As Donato Di Carlo rightly points out, the scale of the imbalances within the eurozone has been at the core of the academic and political debate. The most common criticism of Germany’s excessive surpluses usually refers to the wage restraint policies that the government implemented from the onset of EMU in the late 1990s.
With unit labor costs undercutting the inflation target set by the European Central Bank (ECB), Germany has amassed substantial gains in its price competitiveness through an effective depreciation of its real exchange rate.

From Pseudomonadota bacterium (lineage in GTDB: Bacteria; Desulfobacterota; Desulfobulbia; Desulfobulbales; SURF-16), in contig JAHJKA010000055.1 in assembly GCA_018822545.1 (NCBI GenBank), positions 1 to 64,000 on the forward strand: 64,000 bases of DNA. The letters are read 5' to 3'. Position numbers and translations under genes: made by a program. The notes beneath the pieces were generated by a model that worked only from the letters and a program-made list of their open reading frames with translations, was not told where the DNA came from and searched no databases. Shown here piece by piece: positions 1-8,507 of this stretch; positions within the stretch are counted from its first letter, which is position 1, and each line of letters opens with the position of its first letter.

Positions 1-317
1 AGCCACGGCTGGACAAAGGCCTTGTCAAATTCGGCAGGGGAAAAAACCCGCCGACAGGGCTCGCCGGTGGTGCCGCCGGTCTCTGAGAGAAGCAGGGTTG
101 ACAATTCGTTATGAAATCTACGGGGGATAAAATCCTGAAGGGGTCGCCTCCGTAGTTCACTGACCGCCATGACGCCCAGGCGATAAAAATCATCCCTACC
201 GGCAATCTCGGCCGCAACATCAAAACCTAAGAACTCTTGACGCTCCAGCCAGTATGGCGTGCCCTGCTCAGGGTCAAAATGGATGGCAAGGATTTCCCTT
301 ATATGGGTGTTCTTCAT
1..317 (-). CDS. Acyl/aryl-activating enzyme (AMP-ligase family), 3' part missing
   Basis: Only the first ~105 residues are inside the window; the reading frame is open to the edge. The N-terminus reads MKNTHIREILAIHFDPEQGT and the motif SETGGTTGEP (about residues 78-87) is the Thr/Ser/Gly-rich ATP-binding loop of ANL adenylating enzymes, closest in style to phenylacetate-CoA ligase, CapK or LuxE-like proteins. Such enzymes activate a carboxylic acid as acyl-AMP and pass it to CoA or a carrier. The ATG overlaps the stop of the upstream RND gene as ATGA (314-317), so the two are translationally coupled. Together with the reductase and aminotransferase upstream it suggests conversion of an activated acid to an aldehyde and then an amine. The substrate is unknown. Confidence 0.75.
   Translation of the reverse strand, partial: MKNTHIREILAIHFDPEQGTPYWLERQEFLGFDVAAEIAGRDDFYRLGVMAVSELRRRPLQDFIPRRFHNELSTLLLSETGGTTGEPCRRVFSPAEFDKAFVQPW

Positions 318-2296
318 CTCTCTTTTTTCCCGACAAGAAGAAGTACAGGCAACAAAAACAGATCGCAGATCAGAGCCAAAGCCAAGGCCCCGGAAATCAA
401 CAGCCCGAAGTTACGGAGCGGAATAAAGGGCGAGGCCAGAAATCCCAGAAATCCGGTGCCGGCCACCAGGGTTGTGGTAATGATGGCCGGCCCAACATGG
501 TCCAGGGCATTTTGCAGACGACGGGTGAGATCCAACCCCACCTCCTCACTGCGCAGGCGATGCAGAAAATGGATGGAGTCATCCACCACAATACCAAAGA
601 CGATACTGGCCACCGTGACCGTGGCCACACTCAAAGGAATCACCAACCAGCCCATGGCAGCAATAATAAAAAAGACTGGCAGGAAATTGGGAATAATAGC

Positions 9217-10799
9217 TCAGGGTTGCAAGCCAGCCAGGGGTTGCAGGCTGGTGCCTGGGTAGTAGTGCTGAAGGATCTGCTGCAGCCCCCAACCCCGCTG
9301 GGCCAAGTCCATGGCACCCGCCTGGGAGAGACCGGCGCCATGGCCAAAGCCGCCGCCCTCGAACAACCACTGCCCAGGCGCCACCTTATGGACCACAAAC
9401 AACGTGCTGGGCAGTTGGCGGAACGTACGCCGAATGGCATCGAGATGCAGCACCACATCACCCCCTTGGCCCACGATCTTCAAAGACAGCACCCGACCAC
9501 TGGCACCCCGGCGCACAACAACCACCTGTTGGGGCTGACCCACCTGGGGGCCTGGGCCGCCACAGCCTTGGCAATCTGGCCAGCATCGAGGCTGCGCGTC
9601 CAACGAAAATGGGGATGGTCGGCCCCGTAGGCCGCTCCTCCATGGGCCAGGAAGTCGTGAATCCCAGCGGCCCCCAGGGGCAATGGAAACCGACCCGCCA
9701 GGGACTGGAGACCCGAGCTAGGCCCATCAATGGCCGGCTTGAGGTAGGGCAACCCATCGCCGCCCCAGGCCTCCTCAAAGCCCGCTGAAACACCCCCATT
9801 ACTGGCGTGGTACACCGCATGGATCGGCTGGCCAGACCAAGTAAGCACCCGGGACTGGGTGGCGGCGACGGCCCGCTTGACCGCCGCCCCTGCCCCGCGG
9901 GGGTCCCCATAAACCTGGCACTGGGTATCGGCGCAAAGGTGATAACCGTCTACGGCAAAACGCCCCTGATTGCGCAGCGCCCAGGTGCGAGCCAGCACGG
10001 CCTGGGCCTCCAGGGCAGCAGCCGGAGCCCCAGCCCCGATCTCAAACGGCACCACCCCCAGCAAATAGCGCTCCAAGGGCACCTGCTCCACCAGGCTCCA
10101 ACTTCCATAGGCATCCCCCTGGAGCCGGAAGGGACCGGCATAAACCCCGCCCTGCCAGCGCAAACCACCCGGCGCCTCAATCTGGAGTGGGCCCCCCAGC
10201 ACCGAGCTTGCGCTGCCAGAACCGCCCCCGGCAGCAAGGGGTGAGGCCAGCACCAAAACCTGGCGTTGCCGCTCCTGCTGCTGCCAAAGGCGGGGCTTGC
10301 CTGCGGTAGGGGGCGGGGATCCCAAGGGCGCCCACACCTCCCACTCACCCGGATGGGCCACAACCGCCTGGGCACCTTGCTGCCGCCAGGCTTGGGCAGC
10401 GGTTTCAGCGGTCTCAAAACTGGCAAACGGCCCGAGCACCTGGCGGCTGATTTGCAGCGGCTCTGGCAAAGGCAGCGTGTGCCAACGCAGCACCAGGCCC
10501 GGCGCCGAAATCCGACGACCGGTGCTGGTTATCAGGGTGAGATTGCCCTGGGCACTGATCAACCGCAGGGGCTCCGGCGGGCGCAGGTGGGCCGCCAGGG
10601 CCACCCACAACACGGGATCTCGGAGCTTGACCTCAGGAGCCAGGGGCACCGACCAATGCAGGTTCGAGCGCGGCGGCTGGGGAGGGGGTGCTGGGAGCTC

This, in turn, enabled an accumulation of surpluses, which would have been impossible under a fluctuating exchange rate regime and an appreciating currency.
The problematic implications of the competitive divergences across the eurozone are generally well understood.
Now, the question about its viability hinges upon the rectification of the accumulated imbalances.